Date: Tue, 10 Nov 1998 09:10:09 -0500 From: Tom Clark <rtclark at eurekanet.com> Subject: Airlocks Here is an inexpensive way to provide an airlock aperture in nearly any container. Radio Shack sells rubber grommets suitable for this. They come in a package of 35 in various sizes. The package includes 7 in 3/8 inch size. (Cat # 64-3025). Drill a 7/16" hole in the lid of your container and work a 3/8" grommet into the opening for most airlocks. I have made up several for 2 liter soft drink bottles, 20 ounce bottles, etc... These come in handy for starters. They can also be used in wine making to handle smaller quantities left over when the carboy is too full. Also, a solution for when you want more than one opening in a container lid.... It is much easier than drilling a hole in a rubber stopper. Tom Clark Return to table of contents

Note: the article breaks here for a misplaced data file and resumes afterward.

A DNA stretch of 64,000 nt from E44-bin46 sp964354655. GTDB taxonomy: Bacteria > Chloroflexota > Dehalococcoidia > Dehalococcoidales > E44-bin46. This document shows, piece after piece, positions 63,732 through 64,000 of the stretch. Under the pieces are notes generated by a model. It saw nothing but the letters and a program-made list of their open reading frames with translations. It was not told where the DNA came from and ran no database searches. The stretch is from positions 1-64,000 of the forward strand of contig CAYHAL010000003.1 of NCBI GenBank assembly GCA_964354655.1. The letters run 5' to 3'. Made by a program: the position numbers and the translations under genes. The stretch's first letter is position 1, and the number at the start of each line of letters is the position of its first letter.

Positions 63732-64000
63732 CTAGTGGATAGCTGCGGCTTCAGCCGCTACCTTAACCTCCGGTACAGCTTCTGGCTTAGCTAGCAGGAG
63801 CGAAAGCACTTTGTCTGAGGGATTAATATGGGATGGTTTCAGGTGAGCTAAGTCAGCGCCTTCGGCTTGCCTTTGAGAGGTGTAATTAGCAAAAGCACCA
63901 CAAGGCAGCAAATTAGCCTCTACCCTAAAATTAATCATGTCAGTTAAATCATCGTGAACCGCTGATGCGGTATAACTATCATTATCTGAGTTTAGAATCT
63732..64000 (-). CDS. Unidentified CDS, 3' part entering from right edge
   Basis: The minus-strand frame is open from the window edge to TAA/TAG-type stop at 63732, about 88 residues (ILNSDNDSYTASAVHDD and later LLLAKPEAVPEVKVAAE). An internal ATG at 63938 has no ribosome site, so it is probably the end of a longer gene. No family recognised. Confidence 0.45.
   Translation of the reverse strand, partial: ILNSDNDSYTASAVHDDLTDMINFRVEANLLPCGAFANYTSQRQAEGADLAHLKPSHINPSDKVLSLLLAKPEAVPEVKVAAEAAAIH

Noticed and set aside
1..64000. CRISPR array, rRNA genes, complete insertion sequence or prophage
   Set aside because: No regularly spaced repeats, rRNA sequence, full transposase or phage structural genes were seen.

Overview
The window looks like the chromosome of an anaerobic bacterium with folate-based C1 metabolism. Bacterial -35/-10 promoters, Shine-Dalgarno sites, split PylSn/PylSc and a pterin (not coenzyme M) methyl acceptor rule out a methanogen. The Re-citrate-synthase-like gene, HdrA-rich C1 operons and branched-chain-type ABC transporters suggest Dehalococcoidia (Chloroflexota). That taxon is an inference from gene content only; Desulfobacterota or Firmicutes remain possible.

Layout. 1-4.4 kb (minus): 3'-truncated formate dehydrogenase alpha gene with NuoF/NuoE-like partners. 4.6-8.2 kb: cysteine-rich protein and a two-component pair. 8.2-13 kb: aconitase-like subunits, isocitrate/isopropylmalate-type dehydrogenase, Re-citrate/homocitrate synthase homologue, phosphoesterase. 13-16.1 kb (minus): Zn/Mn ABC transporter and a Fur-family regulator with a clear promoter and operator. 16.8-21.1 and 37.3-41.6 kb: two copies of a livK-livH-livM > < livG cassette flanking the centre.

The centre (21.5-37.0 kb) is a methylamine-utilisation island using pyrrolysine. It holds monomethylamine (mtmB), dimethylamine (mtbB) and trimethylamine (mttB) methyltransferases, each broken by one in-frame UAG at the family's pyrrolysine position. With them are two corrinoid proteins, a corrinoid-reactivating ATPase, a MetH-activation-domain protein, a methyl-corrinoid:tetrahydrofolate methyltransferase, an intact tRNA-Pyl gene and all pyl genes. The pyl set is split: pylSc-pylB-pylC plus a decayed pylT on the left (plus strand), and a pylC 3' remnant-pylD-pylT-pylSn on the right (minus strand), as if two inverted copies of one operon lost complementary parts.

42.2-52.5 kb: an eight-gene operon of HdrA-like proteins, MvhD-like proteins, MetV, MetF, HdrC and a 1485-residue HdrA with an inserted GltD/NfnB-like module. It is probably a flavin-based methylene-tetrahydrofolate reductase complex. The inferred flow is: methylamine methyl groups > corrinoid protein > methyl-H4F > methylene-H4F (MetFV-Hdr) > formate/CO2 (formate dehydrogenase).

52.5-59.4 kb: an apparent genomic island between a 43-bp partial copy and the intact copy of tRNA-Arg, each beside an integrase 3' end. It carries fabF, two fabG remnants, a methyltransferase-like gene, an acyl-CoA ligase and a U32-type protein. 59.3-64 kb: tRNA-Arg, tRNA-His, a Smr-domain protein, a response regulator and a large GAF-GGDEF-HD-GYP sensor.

Date: Tue, 10 Nov 1998 09:13:19 -0500 From: "Stuart Baunoch" <sbaunoch at homeruns.com> Subject: Clear Beer I do not have the funds to purchase a keg setup but would like to know of a way that I can eliminate all the sediment from the bottle of bottles. I would like the ability to drink out of the bottle and not worry about the sludge in the bottom going into my body and ruining the taste of the beer.... Dread that though of bad beer taste... Stuart Baunoch, Sturbridge, Massachusettes sbaunoch at homeruns.com Inventory Control Specialist, Hannafords Homeruns Return to table of contents